#MeToo movement

Valentin Quintus Nicolescu and Gregory Millard

two balloons that read hashtag stand with her and hashtag me too in the forefront of a large crowd
Figure 14.12. #MeToo demonstration in Hong Kong (2019)

The hashtag #MeToo was originally created by activist Tarana Burke (a rape survivor) in 2006 while working at Just Be Inc. as part of her “empowerment through empathy” message to women of colour surviving sexual abuse, assault or harassment: “You’re not alone. This happened to me too”. She viewed the “me too” expression “as a way for survivors to connect with each other and to make a declaration to the world” (Burke, 2021, p. 10). The hashtag went viral in October 2017 when Alyssa Milano used it on Twitter to respond to a New York Times article discussing allegations of sexual assault by Harvey Weinstein, one of the most powerful figures in Hollywood. In the next 24 hours alone, the hashtag was used over 12 million times (Mendes et al., 2018, p. 236). #MeToo became an expression of solidarity that was quickly integrated into the collective feminist consciousness enabling individual participants to understand “sexual violence as a structural rather than a personal problem” (Mendes et al., 2018, p. 238). Today, #MeToo is a global social and political movement, with various hashtags around the world reflecting the same purpose of helping survivors to share, heal and take action against sexual harassment, abuse and assault.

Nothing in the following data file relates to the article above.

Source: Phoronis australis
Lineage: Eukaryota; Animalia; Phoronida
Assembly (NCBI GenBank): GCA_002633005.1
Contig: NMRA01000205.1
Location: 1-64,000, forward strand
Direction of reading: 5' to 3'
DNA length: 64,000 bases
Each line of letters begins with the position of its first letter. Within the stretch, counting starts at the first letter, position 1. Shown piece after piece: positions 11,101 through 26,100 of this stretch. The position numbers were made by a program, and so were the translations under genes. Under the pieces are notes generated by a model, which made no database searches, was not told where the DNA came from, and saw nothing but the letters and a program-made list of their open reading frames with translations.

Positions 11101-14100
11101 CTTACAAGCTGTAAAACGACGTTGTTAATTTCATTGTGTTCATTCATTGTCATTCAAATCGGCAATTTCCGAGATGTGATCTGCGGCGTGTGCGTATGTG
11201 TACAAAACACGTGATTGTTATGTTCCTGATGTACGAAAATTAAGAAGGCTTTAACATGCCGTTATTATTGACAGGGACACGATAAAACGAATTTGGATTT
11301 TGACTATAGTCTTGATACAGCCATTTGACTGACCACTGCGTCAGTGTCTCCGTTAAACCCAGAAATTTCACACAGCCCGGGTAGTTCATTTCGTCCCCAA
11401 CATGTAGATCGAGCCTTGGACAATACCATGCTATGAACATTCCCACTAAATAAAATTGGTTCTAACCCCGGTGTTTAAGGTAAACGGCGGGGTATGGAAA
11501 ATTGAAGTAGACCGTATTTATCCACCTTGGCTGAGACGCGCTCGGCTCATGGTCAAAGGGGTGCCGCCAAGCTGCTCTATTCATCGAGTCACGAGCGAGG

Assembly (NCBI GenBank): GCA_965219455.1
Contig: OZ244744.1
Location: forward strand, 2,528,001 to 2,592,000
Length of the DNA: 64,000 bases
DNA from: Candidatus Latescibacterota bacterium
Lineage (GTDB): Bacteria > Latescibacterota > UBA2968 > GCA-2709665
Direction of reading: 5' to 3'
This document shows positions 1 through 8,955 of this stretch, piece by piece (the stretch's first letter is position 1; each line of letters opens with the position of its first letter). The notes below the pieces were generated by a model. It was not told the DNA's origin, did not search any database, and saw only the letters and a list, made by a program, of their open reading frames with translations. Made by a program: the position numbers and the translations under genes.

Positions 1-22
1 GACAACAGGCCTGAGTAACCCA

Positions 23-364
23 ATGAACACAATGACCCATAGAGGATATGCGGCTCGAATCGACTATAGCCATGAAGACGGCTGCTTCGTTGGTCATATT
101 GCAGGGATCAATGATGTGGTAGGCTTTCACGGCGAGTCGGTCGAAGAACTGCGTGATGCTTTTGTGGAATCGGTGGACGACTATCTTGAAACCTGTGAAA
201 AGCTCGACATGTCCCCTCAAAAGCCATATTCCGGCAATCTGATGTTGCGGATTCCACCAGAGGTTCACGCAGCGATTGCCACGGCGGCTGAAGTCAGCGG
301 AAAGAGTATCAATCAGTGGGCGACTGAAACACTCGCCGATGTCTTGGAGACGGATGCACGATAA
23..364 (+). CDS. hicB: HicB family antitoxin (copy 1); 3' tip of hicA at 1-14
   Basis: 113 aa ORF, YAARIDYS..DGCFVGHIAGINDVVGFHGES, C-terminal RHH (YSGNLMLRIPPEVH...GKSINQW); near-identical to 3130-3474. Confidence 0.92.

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Political Ideologies and Worldviews: An Introduction - 2nd Edition Copyright © 2023 by Valentin Quintus Nicolescu and Gregory Millard is licensed under a Creative Commons Attribution-NonCommercial 4.0 International License, except where otherwise noted.

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